The decade's most triggering comedy
Only a handful of Democrats were able to make opening statements Monday, leading into confirmation hearings for Amy Coney Barrett, whom President Donald Trump nominated to replace the late Justice Ruth Bader Ginsburg and Sen. Patrick Leahy (D-VT) made the most of his precious few minutes.
In a statement made directly to Barrett, Leahy told the Supreme Court nominee — a law professor, federal Circuit Court judge, wife, and mother — that confirming her to the highest court in the land would be “harmful” to women.
“I’ve heard from them often and loudly since Justice Ginsburg’s passing,” Leahy began “They’re scared that your confirmation would rip the healthcare protections that millions of Americans have fought to maintain and which Congress has repeatedly rejected. They are scared that the clock will be turned back to a time when women had no right to control their own bodies and when it was acceptable to discriminate against women in the workplace.”
“They’re scared that a time we’re facing the perilous impacts of climate change, bedrock protections will be eviscerated,” he railed. “And they are scared that your confirmation will result in the rolling back of voting rights, workers’ rights, and the rights of the LGBTQ community to equal treatment.”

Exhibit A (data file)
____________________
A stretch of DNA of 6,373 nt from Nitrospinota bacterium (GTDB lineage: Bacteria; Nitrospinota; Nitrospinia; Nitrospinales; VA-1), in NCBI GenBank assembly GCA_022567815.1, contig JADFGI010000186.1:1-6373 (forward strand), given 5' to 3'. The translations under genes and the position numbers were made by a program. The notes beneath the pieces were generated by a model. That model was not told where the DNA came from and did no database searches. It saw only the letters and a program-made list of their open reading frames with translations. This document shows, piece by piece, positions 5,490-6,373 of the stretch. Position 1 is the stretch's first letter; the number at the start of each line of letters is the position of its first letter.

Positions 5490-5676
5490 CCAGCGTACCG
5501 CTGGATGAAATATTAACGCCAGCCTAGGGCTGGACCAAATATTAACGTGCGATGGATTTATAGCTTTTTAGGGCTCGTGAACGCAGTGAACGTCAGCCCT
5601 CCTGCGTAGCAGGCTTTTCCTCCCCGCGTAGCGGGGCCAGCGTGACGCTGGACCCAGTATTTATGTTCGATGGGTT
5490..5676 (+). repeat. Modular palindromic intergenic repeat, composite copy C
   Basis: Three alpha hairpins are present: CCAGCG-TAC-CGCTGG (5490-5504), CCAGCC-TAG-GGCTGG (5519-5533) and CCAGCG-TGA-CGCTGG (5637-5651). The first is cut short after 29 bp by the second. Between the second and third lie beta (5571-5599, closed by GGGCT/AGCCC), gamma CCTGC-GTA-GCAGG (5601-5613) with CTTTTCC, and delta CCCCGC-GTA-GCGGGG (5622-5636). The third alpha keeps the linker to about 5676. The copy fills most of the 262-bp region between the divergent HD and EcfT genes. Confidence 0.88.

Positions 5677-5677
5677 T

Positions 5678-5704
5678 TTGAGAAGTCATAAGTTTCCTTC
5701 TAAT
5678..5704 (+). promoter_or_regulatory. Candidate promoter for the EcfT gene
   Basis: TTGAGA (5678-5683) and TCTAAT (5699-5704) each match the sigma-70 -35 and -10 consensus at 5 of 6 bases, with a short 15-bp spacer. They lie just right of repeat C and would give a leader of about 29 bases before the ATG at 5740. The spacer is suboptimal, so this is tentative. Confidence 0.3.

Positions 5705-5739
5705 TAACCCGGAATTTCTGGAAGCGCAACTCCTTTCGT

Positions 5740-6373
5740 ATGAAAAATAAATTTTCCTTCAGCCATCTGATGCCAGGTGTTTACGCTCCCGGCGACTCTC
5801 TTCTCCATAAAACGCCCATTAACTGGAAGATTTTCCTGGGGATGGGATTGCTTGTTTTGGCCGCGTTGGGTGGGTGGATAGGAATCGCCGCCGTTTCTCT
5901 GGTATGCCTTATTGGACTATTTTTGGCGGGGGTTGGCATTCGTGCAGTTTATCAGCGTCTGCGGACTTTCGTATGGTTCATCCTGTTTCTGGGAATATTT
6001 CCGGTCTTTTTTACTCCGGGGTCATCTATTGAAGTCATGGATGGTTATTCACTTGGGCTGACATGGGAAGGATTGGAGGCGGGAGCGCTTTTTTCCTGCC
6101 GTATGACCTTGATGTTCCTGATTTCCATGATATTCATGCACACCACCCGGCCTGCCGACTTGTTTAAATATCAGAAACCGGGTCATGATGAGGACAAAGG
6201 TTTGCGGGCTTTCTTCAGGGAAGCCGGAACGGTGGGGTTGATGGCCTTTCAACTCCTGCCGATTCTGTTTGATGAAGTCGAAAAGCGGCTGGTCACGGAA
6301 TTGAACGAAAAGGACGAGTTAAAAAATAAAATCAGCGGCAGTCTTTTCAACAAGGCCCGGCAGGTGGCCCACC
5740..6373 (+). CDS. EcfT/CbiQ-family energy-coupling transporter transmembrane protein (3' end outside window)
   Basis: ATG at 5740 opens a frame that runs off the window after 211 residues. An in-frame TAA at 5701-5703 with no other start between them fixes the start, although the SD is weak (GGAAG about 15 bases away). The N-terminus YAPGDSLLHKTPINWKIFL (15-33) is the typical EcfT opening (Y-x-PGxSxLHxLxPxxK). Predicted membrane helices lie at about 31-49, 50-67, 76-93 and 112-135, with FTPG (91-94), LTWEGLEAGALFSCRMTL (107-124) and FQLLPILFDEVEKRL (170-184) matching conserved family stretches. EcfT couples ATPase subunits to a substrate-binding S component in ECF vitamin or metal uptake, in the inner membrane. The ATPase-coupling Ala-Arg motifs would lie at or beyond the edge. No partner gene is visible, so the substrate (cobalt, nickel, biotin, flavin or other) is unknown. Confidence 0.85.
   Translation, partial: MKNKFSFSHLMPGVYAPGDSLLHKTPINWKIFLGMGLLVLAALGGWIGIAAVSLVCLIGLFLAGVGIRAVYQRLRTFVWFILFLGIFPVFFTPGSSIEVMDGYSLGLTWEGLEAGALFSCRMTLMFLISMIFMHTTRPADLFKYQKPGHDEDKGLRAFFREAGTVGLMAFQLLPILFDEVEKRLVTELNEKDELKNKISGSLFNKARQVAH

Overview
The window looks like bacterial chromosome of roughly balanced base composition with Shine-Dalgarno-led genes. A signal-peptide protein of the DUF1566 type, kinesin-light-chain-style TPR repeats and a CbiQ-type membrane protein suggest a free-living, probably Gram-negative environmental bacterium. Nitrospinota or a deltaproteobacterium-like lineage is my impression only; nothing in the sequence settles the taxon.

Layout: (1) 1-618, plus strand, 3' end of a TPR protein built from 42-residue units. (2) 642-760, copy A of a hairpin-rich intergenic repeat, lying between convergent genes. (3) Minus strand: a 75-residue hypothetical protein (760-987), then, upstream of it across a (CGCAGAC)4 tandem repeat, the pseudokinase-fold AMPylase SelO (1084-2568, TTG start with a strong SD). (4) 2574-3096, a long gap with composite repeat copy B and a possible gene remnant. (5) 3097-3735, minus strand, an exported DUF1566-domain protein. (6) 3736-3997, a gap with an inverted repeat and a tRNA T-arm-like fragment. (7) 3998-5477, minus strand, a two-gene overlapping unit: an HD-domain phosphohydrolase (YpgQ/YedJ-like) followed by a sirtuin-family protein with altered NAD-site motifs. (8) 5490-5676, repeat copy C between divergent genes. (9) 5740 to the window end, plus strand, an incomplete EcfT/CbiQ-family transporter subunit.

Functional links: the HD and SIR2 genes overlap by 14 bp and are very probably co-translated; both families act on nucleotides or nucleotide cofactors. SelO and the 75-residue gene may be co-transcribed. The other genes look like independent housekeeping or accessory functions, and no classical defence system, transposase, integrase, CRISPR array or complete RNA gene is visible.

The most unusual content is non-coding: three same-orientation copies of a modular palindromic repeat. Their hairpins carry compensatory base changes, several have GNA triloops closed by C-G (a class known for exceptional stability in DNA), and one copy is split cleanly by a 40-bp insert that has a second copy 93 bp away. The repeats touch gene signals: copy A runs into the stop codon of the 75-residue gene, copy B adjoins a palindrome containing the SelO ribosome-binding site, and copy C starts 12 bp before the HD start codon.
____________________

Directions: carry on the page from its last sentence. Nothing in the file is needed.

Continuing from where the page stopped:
Leahy was one of the few Senators to take aim at Barrett’s potential positions on issues like abortion and gay marriage; most Democrats, fearing that Republicans might use public complaints about Barrett’s faith and family as political fodder, tried to steer the conversation towards the Affordable Care Act, which they’re convinced Barrett could help gut in her first weeks on the court.
Sen. Kamala Harris, the current vice presidential candidate railed at Senate Republicans rather than Barrett, taking them to task for allegedly skipping negotiations on a coronavirus relief package in order to hold confirmation hearings. Of course, Democrats have long since filibustered Senate Republicans coronavirus relief efforts, and negotiations are now taking place largely between the White House and Speaker of the House Nancy Pelosi (D-CA), not the Senate.
Others demanded that Barrett either reveal how she would vote on issues of healthcare — something judges typically do not do — or pledge to recuse herself from upcoming oral arguments on the constitutionality of certain aspects of the Affordable Care Act.
Although he seemed pleased with his criticism, Leahy quickly met with resistance online. Leaders of conservative women’s organizations were quick to point out that Leahy was accusing Barrett of turning back the clock on women’s rights while ignoring that she is a successful jurist and mother of seven.
“Sen. Leahy says he’s worried if Judge Barrett is confirmed, we’ll go back to a time where women can be discriminated against in the workplace,” Susan B. Anthony List president Marjorie Dannenfelser tweeted. “Is he unaware of who he is interviewing to fill the vacant seat? A highly-successful working mom of school-age children.”